Ear Piercing Stud
An ear piercing stud, designed for use with a piercing gun, is usually a sharpened bar with jewelry on one end and a "butterfly" cap that closes over the sharpened end. The jewelry is usually stainless steel in 20 gauge, possibly with a gold plating. Intended for use in earlobes only (although some manufacturers have longer studs for use in cartilage), using this jewelry in other locations tends to turn out badly.
Piercing studs are not suitable body jewelry. Independent of the risks generally associated with piercing guns, piercing studs themselves are simply not acceptable as body jewelry for two primary reasons:
Length - Ear piercing studs are simply not very long. They were designed for ear piercings, and most body piercings pass through more tissue. Thus, using a piercing stud compresses and damages the tissue, making it much harder to heal.
Gauge - Piercing studs are typically 18ga or 16ga, which is too small to safely do most body piercing (and is commonly considered too small for lobe piercings as well).
There are of course a handful of related issues, primarily related to the piercing gun, not the stud. For more information on this read the piercing gun risks entry.
As you can see in the picture above, one of the shortcomings of the design of a butterfly backing is that it collects dead tissue and can be very difficult to clean off. This additionally complicates healing by giving bacteria a place to collect and breed — and cartilage piercings are not a place you want this happening (see: ear collapse)! Because they were designed for use on (small, soft, and forgiving) lobes, ear piercing studs are not very long, and their lack of endowment can prove incapable of satisfying most piercings. Below are two photos of cartilage piercings which had more severe problems due to the piercing studs being used:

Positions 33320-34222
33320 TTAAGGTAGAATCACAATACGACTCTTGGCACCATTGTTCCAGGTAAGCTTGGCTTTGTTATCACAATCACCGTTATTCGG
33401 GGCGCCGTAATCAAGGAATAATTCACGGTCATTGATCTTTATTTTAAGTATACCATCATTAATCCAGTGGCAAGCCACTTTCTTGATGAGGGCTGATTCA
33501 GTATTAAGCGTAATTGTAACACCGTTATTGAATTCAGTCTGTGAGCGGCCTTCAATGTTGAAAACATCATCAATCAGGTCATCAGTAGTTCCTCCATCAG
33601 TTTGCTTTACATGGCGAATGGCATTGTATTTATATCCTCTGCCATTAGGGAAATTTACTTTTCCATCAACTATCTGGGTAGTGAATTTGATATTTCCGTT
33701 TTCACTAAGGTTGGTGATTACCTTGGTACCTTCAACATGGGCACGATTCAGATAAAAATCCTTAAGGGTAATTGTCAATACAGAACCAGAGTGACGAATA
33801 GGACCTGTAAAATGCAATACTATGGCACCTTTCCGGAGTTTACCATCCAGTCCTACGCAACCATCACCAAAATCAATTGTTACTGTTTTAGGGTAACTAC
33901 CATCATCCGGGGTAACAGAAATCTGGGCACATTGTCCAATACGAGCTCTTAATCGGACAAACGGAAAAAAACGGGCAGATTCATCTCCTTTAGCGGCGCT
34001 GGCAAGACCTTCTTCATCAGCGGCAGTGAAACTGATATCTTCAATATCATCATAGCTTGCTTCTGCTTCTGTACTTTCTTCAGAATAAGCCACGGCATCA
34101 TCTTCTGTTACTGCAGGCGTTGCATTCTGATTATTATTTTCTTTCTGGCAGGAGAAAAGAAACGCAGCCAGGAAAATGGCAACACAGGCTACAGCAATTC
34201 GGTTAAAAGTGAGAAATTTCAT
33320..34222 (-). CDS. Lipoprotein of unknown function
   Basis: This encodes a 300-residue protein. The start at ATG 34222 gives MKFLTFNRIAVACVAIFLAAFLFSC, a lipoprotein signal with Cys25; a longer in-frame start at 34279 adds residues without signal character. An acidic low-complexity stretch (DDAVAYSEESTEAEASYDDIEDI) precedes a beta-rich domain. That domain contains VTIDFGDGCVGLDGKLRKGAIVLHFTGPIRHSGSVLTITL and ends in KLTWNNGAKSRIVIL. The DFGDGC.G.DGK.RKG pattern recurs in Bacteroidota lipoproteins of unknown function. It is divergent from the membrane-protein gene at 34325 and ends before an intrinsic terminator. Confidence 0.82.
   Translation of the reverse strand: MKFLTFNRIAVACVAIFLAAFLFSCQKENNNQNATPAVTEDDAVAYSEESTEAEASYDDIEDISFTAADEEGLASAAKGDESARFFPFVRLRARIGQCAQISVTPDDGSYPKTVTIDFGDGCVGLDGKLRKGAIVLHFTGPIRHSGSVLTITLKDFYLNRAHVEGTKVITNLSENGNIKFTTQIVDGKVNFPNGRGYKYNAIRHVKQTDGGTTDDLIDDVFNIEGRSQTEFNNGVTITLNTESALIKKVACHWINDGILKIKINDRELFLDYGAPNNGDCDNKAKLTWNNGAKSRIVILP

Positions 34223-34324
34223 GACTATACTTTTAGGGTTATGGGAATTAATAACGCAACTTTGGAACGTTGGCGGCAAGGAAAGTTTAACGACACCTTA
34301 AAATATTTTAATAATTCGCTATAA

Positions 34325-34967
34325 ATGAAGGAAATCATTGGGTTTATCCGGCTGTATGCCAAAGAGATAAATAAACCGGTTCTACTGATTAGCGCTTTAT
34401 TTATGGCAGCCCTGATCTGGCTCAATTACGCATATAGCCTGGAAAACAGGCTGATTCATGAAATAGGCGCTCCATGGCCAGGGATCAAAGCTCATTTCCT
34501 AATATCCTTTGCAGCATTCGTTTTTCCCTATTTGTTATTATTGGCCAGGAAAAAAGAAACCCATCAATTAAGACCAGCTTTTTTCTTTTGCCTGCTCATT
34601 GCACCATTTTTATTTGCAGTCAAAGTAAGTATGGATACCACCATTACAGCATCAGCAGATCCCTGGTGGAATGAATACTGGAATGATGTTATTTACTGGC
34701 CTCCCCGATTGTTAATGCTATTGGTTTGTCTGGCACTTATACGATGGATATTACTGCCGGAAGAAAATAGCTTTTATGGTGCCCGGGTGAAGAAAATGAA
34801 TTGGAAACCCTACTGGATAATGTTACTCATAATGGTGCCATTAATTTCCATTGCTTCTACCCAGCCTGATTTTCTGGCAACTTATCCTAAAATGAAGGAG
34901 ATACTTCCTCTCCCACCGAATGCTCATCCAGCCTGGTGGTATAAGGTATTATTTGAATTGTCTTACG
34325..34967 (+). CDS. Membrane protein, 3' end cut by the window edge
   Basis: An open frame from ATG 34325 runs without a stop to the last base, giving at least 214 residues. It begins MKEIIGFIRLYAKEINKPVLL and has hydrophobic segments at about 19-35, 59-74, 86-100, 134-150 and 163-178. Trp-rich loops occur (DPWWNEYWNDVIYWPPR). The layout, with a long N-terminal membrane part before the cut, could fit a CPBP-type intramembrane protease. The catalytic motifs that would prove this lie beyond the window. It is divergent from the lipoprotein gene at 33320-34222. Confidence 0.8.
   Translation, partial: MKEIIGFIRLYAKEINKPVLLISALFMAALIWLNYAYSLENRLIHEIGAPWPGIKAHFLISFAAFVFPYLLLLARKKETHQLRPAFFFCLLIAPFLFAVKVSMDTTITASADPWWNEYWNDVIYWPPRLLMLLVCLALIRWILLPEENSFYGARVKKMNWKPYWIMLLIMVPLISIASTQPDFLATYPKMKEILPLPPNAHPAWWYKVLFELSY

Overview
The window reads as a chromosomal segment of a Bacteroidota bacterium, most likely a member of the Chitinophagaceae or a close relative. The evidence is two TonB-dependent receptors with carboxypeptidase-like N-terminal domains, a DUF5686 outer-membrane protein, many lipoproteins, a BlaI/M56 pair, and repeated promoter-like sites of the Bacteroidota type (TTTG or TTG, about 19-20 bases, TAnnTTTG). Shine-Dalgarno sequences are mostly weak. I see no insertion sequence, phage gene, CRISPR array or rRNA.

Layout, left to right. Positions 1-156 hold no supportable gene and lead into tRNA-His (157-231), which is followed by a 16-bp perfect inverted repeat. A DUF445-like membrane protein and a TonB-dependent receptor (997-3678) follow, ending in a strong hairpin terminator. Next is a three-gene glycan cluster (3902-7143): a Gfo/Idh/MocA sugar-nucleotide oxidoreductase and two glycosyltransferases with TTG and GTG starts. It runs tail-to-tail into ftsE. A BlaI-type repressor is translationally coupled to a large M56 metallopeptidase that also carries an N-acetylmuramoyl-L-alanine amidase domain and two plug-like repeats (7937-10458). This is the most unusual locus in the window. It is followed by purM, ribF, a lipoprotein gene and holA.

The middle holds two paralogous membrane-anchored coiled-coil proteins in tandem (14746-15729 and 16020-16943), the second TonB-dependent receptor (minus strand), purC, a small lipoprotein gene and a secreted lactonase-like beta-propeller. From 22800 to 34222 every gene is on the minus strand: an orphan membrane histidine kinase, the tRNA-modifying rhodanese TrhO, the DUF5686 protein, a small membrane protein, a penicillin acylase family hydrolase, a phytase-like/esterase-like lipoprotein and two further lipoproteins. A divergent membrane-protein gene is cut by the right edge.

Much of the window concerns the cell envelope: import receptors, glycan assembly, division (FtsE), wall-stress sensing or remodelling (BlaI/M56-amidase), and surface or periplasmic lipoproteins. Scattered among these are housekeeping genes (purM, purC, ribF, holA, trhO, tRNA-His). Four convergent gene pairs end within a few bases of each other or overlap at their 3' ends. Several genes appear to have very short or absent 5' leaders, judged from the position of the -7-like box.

And in even less suitable piercings:
In the first two pictures above, you can see a standard ear piercing stud in a labret piercing. The front is irritated and starting to sink into the lip, and on the back you can see an embedded labret problem with the backing cutting and sinking into the lip. When the stud was removed and replaced with a ring the extent of the erosion was evident.
In the piercings above, two navels and a pubic bar, you can see piercing studs being used in a way that can lead to irritation of the piercing, rejection and migration, and undue scarring around the piercing. In all of these cases, the jewelry should be replaced with something suitably sized both in terms of length and gauge to ensure a healthy piercing.